About the Author

Anne Applebaum studied Russian at Yale and International Relations and East European politics at the LSE and St Antony's College, Oxford. She has been a writer and editor at The Economist and deputy editor at the Spectator, as well as Warsaw correspondent for the Boston Globe and the Independent. She is now a columnist and a member of the editorial board of the Washington Post.

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IN THE YEARS 1917, two waves of revolution rolled across Russia, sweeping Imperial Russian society aside as if it were destroying so many houses of cards. Read the first page
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Customer Reviews

4.4 out of 5 stars

Most Helpful Customer Reviews

21 of 22 people found the following review helpful By Chris Chalk on 22 Oct. 2004
Format: Paperback
One thing I will agree with other reviews on this book is that is certainly heavy going at times, but to counter this one must understand that the subject matter we are dealing with here is in itself very heavy going.
Anna Applebaum, I think, offers a reasonable balanced historical review of what was however one looks at is a tragedy of the human race. One review remarked that the statistics used in the book where way off the mark, stating the reported deaths at the hands of Stalin were far lower. Even at this lower amount I think we can all agree it was still a tragedy and to be honest genocide.
What shocked me most in the book was not the numbers though, and I would urge anyone who is going to read this to look past them and really try and delve into the human stories and aspects of the book - from all participants. Now you must be careful with any eye witness account as we all know but the stories that come out of this book are at times truly horrific.
I don't want anyone how reads this to think that the book glorifies the violence of the time, Applebaum actually deals with it quite sensitively and in truth doesn't spend a huge amount of time on it. That is what makes it horrific.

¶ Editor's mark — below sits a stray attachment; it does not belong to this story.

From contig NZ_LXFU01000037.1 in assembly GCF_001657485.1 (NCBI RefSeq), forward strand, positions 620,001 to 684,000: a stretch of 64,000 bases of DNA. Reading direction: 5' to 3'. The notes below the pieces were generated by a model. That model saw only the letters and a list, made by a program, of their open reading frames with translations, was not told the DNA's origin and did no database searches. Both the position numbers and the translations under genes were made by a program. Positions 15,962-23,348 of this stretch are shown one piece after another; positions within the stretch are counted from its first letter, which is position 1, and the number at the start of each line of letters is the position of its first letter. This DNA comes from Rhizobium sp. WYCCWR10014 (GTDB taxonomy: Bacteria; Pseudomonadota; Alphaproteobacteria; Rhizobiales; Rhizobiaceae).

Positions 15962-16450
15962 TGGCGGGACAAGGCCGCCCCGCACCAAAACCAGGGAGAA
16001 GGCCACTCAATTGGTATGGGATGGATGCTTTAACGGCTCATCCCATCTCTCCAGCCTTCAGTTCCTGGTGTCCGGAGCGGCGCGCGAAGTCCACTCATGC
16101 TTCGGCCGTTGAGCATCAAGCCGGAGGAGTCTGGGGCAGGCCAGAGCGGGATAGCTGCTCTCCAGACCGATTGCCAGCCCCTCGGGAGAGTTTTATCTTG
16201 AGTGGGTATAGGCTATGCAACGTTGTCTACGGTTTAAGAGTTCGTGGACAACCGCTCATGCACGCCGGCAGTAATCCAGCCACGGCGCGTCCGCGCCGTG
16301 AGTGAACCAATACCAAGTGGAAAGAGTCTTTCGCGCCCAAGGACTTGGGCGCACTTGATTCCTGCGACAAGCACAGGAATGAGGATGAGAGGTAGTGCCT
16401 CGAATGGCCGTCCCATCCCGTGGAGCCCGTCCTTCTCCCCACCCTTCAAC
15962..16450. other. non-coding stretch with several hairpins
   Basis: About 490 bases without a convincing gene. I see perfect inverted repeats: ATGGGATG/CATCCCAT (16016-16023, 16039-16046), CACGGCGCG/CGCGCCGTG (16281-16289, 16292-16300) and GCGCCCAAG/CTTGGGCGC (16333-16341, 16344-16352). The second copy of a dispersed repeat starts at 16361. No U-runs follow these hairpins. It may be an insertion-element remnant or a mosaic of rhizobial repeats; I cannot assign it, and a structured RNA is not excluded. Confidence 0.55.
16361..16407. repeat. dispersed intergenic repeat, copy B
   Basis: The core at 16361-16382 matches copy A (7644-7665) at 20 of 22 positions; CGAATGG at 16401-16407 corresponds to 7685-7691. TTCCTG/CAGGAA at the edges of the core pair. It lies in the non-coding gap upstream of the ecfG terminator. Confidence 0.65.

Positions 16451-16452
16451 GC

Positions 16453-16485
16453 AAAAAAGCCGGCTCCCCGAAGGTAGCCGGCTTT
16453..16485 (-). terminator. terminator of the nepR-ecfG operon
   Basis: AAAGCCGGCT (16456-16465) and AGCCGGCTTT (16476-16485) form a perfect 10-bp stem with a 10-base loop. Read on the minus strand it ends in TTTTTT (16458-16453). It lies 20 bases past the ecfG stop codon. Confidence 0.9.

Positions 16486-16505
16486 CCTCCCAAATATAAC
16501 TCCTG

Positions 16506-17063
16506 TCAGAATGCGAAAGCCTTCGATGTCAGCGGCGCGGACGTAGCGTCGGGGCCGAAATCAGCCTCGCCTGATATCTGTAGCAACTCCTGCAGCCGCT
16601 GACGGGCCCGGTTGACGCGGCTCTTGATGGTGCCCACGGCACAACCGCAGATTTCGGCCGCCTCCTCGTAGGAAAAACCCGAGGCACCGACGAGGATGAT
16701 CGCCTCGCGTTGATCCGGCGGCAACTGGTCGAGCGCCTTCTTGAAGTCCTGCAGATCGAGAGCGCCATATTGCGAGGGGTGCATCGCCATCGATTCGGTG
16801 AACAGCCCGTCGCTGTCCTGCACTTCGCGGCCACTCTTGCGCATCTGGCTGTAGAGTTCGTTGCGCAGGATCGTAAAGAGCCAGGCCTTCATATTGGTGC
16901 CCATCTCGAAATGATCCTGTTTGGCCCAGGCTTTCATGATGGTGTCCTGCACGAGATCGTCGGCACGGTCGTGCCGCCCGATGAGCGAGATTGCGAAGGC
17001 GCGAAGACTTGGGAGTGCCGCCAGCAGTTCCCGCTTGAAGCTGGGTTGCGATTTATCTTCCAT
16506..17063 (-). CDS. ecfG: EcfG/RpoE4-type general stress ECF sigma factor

The vivid accounts of the treatment these prisons received belies believe and even having read in detail the practises I cannot begin to imagine what life must have been like during these times. Having feelings such as this after having finished reading is what makes the book as powerful as it is. No dramatics, no song and dance, just short accounts that could honestly make your toes curl.
I would hope that anyone reading this book is adult enough to make up their own mind and not to be swayed into changing their entire belief system over one book. If you don't believe areas of the book, read other books that I am sure will offer a different, and most certainly valid point. Take this for what it is and I hope from it you will learn something, just as I did.
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4 of 4 people found the following review helpful By SAP VINE VOICE on 19 Nov. 2007
Format: Hardcover Verified Purchase
What an epic! But so heavy (subject- and object-wise) and morbid. This book pulls you down after a while. For all those little human kindnesses that its protagonists encounter during their slavery are just tiny drops in an ocean of pointless suffering. This book paints a very bleak picture of human nature. After a while you get desensitized to all those numbers and statistics. Which is probably how it all started in the first place -- both people shuffling paper being removed from the reality those documents represent and others removed from the wider picture, just doing what they're told. Surely it's no coincidence that underneath the dustjacket this book's cover and endpapers are completely crimson? The colour of blood.

I didn't have any problems with anything the author wrote, any numbers or statistics she cited. As far as I could see they were all accompanied by the necessary caveats. In any case, it surely goes without saying that (1) the author's opinions are her opinions and she needn't state that obvious fact before every opinion, (2) the writings of the slave labourers are likely to be biased to some extent and show the author in a favourable light, and (3) the NKVD's documents are likely to be biased. But just in case the reader can't draw those conclusions for himself, Applebaum does it anyway. The only thing I would have liked a little more of is maps. I don't know who draws them, but I like the ones that appear in Beevor's "Stalingrad" and a few other history books.